What's Behind Twitter's Blowout First Quarter?
Twitter (NYSE: TWTR) reported first-quarter earnings results that weren't nearly as bad as many had expected. While the company suffered its first-ever year-over-year sales decline, it managed to come in well above the low expectations it had set for investors back in February. Twitter reported revenue of $548 million versus analysts estimates of $512 million. Adjusted EPS came in at $0.11, while analysts were looking for just $0.02.
Additionally, Twitter managed to accelerate its user growth. Twitter added 9 million monthly active users, its best user growth in a quarter since 2015. What's more, daily user growth accelerated from 3% last year to 14% this year.
Most surprising was Twitter's huge EBITDA beat. Adjusted EBITDA came in at $170 million. The 31% margin was Twitter's highest EBITDA margin in company history. In February, Twitter guided for EBITDA of $75 million to $95 million. Not only did Twitter beat its guidance, it came in 100% above the midpoint. That's a blowout!
So, what's behind such a blowout quarter, and can investors expect it to continue?
Image source: Twitter Copyright Troy Holden (@troy) for Twitter, Inc.
The payoff after the layoffs
In Twitter's letter to shareholders, it notes EBITDA was higher than its outlook due to "better than expected revenue, lower headcount and overhead costs, and expense timing benefits."
The biggest driver of EBITDA seems to be Twitter's reduced sales and marketing and R&D expenses. Sales and marketing expenses declined 28% to $169.6 million. R&D expenses declined 17% to $128.7 million. Those declines are the result of several rounds of layoffs at Twitter.
In October, Twitter announced a 9% workforce reduction aimed mostly at its sales and marketing department. Meanwhile, Twitter scaled back on R&D throughout last year.
Better-than-expected revenue helped, too
The better-than-expected revenue may be attributed to the growth in DAUs. Not many were expecting such robust user growth as Twitter battles Snapchat and Instagram for users' attention.
It's worth noting, though, that average revenue per user declined significantly last quarter to about $1.69 from about $1.93 a year ago.That slowdown is the result of deemphasizing direct response ads and focusing on branded video ads. Twitter's focus on video ads means longer periods before improved engagement results in improved ad revenue.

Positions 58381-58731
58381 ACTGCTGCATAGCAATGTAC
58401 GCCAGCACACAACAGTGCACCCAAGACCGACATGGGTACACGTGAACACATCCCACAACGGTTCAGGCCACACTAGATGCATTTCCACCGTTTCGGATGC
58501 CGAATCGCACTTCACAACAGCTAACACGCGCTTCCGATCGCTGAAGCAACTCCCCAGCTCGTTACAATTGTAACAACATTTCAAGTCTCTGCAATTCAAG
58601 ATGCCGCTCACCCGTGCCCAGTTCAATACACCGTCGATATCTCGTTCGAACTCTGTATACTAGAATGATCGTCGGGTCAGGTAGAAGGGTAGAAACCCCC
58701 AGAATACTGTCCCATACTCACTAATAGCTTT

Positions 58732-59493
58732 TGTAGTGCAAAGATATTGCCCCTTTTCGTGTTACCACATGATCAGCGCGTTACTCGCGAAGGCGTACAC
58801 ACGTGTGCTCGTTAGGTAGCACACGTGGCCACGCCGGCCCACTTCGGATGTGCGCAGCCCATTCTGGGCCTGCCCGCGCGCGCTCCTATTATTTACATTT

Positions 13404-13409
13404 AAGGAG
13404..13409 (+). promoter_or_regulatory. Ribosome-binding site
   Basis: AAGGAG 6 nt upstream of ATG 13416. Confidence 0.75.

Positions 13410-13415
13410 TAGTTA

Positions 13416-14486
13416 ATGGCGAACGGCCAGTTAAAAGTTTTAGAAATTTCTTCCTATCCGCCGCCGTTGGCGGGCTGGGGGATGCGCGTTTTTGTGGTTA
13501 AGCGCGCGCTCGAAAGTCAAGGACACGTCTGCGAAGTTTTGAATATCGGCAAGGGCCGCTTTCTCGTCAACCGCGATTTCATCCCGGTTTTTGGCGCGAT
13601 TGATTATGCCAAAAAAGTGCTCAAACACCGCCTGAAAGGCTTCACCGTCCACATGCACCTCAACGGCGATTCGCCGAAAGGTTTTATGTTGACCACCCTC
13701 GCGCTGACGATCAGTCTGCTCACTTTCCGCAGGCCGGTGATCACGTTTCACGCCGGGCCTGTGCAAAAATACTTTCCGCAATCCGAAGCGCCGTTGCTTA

Still, COO Anthony Noto says the company is already executing on its plan to win a bigger share of brand advertisers' wallets. He warned in February that it could take six months to a year for advertisers to respond to Twitter's improved engagement because of their buying cycles.
On the earnings call, Noto said the sales team was already making inroads with big brands by showing improved engagement and return on investment of their ad dollars. "We signed 32 additional upfront deals since our last earnings call," he said. "While these represent a small portion of our total expected revenue, we're seeing momentum in the number of upfront commitments signed."
Can Twitter keep this up?
Twitter is guiding for a significant decline in both EBITDA and EBITDA margin. Management is only expecting EBITDA between $95 million and $115 million on a margin between 21% and 21.5%. That's a big decline from the $170 million EBITDA and 31% margin it just posted and the $175 million, 29% margin second quarter from last year.Then again, Twitter forecasted a dismal quarter last time and came in well above expectations.
Still, there are a couple of reasons Twitter's management may be more accurate this time. First of all, Noto told analysts that Twitter does have plans to raise its headcount and make incremental investments in marketing. With the top end of its implied revenue range for the second quarter flat compared to the first quarter, the increased operating expenses will negatively impact EBITDA.
And there's reason to believe revenue won't outperform expectations, either. The first quarter is seasonally strong for Twitter's net additions. After several quarters of accelerating DAU growth, we might see that growth rate start to come down.
Twitter will have a lot to prove at Newfronts next week, where it will make its pitch to advertisers. Based on its outlook, it's not expecting to see a big commitment right away, but if it can prove its return on investment is improving and users are becoming more engaged, it could start to rebound from the lows it hit last year.
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Adam Levy has no position in any stocks mentioned. The Motley Fool owns shares of and recommends Twitter. The Motley Fool has a disclosure policy.